Top 5 Issues for 2014: Interstate Compacts

Crady deGolian, Director of CSG's National Center for Interstate Compacts, outlines the top 5 compacts to watch in 2014, including those dealing with the siting of electricity transmission lines,  interstate reciprocity regarding online education, and several compacts related to licensing, including EMS licensing, medical licensing, and physical therapy and telepsychology licensing compacts. 

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When it comes to solving problems, states increasingly are turning to a mechanism that dates back to America’s colonial past—the interstate compact. Compacts are one of the few tools specifically granted to states by the U.S. Constitution. They provide states a sophisticated administrative mechanism, allowing interstate collaboration to resolve complex policy challenges. 

Compacts, which are governed by the tenets of contract law, provide states an enforceable, sustainable and durable tool capable of ensuring permanent change without federal intervention. Each state belongs to an average of 25 compacts, of more than 215 interstate compacts in existence.

Legislatures will have the opportunity to consider several CSG-facilitated projects in the coming year.

  • Interstate Compact for the Siting of Electricity Transmission Lines
    The Energy Policy Act of 2005 granted states advance congressional consent to create regional interstate compacts governing the siting of interstate transmission lines. At the request of its membership, CSG began exploring—and ultimately developing—an electric transmission line siting compact to help move energy from where it is produced to where it is needed. Compact drafting is finalized and the language is now ready for legislative consideration.
  • State Authorization Reciprocity Agreement
    Many of today’s colleges and universities employ online learning with varied degrees of onsite support for students on a national, and even international, scale. Regulatory requirements and evaluative measures, however, vary considerably from state to state, making interstate reciprocity difficult to achieve. This problem is costing states and institutions significant amounts of money. CSG, The Presidents’ Forum, regional higher education compacts and The Commission on the Regulation of Postsecondary Distance Education have collaborated to advance an effective, practical framework to achieve interstate reciprocity in the regulation of distance education. This voluntary State Authorization Reciprocity Agreement is intended to broaden the availability of and access to accredited online degree programs by reducing state regulatory barriers, while also ensuring strong consumer safeguards.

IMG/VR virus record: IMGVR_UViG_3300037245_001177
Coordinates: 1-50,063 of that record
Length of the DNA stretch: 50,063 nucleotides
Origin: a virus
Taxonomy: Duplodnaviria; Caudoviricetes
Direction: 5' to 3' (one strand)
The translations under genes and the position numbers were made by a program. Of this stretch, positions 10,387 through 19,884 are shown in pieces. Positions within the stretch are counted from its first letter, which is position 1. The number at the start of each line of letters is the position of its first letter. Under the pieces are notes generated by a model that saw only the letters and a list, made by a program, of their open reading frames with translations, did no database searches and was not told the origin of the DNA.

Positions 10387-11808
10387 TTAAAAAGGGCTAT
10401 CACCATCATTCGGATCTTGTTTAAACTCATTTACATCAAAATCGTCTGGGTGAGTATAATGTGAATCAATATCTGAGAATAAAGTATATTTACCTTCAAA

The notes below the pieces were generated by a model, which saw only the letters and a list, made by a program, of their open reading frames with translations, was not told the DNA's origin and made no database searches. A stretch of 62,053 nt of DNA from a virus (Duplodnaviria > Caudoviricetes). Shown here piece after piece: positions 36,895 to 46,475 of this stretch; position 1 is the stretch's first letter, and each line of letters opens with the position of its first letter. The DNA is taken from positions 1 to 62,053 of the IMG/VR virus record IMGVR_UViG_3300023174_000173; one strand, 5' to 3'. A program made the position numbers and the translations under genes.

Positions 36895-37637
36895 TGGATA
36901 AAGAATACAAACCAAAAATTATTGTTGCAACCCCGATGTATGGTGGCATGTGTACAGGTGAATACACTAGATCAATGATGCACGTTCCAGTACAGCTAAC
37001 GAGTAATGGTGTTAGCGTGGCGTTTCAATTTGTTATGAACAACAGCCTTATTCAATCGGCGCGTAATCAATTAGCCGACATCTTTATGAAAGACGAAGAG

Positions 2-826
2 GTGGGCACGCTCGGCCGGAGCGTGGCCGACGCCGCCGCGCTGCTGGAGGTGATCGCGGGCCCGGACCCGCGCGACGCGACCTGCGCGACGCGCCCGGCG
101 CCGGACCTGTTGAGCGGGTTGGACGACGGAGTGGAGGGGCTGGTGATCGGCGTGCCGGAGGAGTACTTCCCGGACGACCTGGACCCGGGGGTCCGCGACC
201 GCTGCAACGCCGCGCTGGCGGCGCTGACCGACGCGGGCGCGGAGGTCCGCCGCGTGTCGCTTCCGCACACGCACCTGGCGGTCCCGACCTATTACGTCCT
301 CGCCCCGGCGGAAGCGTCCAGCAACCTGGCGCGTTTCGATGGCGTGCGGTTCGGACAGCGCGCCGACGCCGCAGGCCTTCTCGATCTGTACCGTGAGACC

In addition, CSG’s National Center for Interstate Compacts is working with stakeholders on the development of other compacts.

  • Medical Licensing Compact
    CSG is working with the Federation of State Medical Boards to assess the feasibility of a medical licensing compact. Several factors—including changing demographics, the need for better and faster access to medical care in rural and underserved areas, the passage of the Affordable Care Act and the rise of telemedicine—have created unprecedented demand for health care services. Former Wyoming Gov. Jim Geringer proposed the concept, which memberships of CSG and the Federation of State Medical Boards have supported through resolutions. Compact drafting is underway.
  • EMS Licensing Compact
    States have had the authority to license emergency medical services personnel since the 1970s. States issue licenses based on individual state practices procedures. While there is overlap between the licensing requirements, there is also considerable variation among the states. It is becoming more common for EMS emergency services personnel to cross state lines to provide services in non-declared states of emergency, which is making interstate cooperation for EMS licensing all the more urgent. One possible way to solve this problem is the formation of an interstate compact that would allow member states to work cooperatively to address interstate licensing challenges. CSG and the National Association of State EMS Officials have been working with a group of subject matter experts to develop an EMS Licensing Compact. Drafting is well underway and compact language should be ready for legislative consideration by 2015.
  • Physical Therapy and Telepsychology Licensing Compacts
    The Federation of State Boards of Physical Therapy and the Association of State and Provincial Psychology Boards will begin exploring license portability compacts for their respective organizations in 2014. Both groups will convene initial advisory committee meetings in early 2014. Staff from CSG’s National Center for Interstate Compacts will participate and assist with both projects.


Top 5 Issues in 2014: Interstate Compacts

NCIC Top 5 in 201468.67 KB